"Saving The Jobs": Nobody Volunteers To Move Into A Prison

Back in the 1960s and 70s, the UK economy was known as the "sick man of Europe."  The big industries like steel, automobiles, coal -- much of them in state ownership -- were all losing money and threatening plant closures and massive layoffs.  Successive Labour and Conservative governments struggled to "save the jobs" of workers in these and other industries by refusing to let the factories, mills and mines close, and by throwing ever-increasing taxpayer subsidies at them.  Nevertheless, unemployment crept up year by year, and economic growth was stuck right around zero.

Then in 1979 came Margaret Thatcher.  Most nationalized industries were promptly privatized, taxpayer subsidies ended, and plants were allowed to close.  The immediate result looked terrible:  Unemployment spiked to 12% by 1984, and a substantial part of Britain's industrial capacity shuttered:

In the words of one eminent British historian [Marxist Eric Hobsbawm], Thatcher oversaw an "industrial holocaust", which saw Britain's industrial capacity decrease by fully one quarter during the years 1980–84.  

But by the late 1980s Britain was experiencing economic growth of 4+% per year and people were calling it an "economic miracle."  Today, the steel and coal industries are almost entirely gone from the UK, and the auto industry has been totally transformed from a mass market business to one dominated by high-end specialty brands like Bentley, Aston Martin and Jaguar.  Yet the UK economy is one of the strongest in Europe.  Is there a single person alive today who thinks that "saving the jobs" of the steel workers and coal miners of the UK from the 1970s up to the present would have been a good idea?  (Hint: Hobsbawm died in 2012.)

Meanwhile, over in France, they have taken a different approach to "saving the jobs":  they have made it virtually impossible to fire anyone.  And how is that working out in creating robust employment opportunities for the people?  According to an article in the New York Times Business Section on Friday:

Since France emerged from a recession in 2010 after Europe’s debt crisis, growth has languished below 2 percent annually. Unemployment is stuck around 10 percent, more than twice the rate in Germany. Nearly a quarter of young people are without work, and many of the new jobs being created are on precarious temporary contracts. 

The Times article, by Liz Alderman and headlined "A Leading Candidate in France Is Intent on a Conservative Overhaul," reports that a guy named Francois Fillon has leapt to the forefront of the presidential race in France by essentially proposing a Thatcherite "shock therapy" for the country's economy.  Alderman relates the story of one Philippe Plantier, owner of a midsize industrial cleaning company:

In the sluggish economy, his orders fell this summer for cleaning big industrial structures, like bridges and cement factories. Mr. Plantier moved to lay off several of his more than 50 employees to adjust for declining income.  But the workers sued to block the layoffs and sought more than €100,000 in damages. “When you hire someone in France, it’s for life,” he said.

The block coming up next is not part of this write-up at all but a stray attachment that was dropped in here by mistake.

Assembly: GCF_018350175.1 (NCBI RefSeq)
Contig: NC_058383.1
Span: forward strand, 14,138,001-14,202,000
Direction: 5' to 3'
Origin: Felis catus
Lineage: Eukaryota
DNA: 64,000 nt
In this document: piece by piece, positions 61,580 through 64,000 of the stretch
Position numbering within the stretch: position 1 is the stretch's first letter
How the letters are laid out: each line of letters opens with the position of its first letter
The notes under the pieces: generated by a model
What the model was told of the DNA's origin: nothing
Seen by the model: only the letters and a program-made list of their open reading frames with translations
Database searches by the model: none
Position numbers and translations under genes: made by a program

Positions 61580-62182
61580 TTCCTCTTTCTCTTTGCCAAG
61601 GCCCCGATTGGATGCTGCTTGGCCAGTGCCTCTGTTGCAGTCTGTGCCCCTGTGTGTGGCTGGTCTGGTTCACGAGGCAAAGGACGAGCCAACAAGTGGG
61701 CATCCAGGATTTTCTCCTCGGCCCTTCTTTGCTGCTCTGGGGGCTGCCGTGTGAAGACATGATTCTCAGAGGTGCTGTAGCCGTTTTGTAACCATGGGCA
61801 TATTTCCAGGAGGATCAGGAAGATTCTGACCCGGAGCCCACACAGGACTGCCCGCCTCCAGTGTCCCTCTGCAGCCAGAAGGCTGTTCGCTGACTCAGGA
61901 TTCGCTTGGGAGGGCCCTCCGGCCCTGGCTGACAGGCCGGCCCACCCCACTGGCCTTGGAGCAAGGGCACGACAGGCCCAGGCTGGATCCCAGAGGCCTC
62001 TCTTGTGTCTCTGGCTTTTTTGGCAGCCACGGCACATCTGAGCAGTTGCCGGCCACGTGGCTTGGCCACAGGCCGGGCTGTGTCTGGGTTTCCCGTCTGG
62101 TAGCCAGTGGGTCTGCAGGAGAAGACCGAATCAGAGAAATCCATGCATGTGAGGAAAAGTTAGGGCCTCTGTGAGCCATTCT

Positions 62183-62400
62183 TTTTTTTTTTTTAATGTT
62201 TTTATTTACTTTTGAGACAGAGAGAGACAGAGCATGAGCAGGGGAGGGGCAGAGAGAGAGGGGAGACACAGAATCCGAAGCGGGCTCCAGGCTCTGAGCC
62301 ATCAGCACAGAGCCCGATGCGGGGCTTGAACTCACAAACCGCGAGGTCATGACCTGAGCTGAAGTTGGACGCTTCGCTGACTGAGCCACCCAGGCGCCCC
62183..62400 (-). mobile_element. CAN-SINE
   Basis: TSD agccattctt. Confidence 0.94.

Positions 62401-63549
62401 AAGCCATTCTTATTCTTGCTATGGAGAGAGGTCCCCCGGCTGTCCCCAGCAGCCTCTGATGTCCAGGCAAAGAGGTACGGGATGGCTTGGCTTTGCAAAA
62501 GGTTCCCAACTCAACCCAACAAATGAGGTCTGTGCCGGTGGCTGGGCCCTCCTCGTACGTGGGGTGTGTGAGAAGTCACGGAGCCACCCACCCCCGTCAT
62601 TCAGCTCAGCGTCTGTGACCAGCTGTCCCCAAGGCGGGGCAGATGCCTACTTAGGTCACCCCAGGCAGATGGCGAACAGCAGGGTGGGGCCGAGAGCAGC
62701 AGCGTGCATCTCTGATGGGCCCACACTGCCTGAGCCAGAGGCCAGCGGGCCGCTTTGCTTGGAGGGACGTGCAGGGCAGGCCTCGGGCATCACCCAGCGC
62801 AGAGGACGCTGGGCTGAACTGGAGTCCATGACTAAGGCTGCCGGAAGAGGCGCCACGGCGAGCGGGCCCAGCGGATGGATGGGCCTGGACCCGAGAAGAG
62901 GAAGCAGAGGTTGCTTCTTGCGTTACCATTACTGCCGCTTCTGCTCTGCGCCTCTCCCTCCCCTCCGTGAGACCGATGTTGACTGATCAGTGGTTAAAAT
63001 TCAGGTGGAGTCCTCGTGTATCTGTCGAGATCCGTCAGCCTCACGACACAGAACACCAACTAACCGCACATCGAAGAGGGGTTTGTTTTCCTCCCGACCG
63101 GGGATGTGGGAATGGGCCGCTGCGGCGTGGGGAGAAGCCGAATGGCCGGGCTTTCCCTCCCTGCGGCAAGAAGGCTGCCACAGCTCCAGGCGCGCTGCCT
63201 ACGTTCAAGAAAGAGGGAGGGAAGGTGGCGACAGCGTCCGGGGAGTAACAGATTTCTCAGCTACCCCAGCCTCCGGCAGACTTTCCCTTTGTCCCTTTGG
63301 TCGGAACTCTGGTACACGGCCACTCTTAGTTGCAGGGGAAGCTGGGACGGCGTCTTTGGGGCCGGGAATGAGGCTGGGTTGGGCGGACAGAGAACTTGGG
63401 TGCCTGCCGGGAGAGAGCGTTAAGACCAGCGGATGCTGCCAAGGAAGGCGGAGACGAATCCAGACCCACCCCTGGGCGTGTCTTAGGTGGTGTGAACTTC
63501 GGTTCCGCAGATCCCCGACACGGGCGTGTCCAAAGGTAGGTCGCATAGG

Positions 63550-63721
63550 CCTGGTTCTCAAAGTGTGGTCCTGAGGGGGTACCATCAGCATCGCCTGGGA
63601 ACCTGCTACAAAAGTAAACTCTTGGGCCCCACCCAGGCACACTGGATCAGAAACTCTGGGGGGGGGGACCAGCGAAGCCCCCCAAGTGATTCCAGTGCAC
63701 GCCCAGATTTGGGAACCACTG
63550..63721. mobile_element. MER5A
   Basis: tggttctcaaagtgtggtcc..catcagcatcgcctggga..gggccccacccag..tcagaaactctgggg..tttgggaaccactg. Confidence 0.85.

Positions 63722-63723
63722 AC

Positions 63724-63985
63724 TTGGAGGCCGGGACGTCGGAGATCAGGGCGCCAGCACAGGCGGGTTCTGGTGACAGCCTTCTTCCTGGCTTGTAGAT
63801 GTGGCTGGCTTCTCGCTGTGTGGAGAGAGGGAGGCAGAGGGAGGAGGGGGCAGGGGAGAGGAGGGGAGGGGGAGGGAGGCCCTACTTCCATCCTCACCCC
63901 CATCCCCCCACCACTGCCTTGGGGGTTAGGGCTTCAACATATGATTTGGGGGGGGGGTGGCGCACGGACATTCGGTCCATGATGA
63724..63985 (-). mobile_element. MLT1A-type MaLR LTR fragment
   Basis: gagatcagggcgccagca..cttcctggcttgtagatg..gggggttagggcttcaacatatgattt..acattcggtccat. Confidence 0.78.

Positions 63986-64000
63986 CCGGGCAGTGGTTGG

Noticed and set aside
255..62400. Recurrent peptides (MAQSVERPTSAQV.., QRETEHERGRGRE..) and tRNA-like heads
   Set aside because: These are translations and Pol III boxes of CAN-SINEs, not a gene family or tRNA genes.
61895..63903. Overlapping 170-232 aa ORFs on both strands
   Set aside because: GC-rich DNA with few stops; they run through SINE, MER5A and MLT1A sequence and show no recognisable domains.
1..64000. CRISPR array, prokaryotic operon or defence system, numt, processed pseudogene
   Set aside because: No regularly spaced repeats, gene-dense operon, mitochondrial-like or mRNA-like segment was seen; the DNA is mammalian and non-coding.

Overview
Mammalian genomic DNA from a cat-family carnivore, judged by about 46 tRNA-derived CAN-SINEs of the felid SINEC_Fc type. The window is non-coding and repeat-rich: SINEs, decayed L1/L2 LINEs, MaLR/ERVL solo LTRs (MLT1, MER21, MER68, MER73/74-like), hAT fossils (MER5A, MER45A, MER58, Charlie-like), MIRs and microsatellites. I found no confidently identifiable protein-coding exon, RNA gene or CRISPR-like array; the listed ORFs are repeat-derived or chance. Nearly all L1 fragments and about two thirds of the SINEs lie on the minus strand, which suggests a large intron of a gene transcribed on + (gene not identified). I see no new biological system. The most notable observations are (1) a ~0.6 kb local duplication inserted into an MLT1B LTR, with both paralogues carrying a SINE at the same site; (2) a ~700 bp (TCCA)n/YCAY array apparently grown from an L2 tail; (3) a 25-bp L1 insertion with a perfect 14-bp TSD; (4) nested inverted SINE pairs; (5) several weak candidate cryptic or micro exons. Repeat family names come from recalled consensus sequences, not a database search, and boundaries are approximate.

The point:  Under these circumstances, why would Plantier hire anyone new or expand his business?  A similar principle is that no one volunteers for life imprisonment.  But Alderman's article reports on how protests break out in France any time anyone proposes to roll back by even a little the raft of "labor protections" that France is known for. 

Back here in the U.S., we have just seen our first big exercise in government "saving the jobs" in many years, namely Donald Trump's jawboning of Carrier to keep about 1000 air conditioner manufacturing jobs in Indiana, rather than moving them to Mexico.  No details have been released as to exactly what combination of threats, promises, sweet talk or handouts convinced Carrier to change its decision.  According to an interview with Mike Pence on Fox News, the key factor in persuading Carrier was a promise of rollback of senseless regulations of the Obama era.  Fine.  But then there was this "Tweetstorm" issued by Trump this morning:

The U.S. is going to substantialy reduce taxes and regulations on businesses, but any business that leaves our country for another country,

— Donald J. Trump (@realDonaldTrump) December 4, 2016

fires its employees, builds a new factory or plant in the other country, and then thinks it will sell its product back into the U.S. ......

— Donald J. Trump (@realDonaldTrump) December 4, 2016

without retribution or consequence, is WRONG! There will be a tax on our soon to be strong border of 35% for these companies ......

— Donald J. Trump (@realDonaldTrump) December 4, 2016

wanting to sell their product, cars, A.C. units etc., back across the border. This tax will make leaving financially difficult, but.....

— Donald J. Trump (@realDonaldTrump) December 4, 2016

these companies are able to move between all 50 states, with no tax or tariff being charged. Please be forewarned prior to making a very ...

— Donald J. Trump (@realDonaldTrump) December 4, 2016


— Donald J. Trump (@realDonaldTrump) December 4, 2016

It looks like he's talking there about a new punitive tariff that would have to be enacted by Congress.  With any luck, Congress will be sensible and not do it.  Still, it's discouraging that our new President understands so little about basic economics, and is willing to follow the road that has led to economic stagnation for England, France and many others.  As a businessman, he should know better.  Nobody volunteers to move into a prison.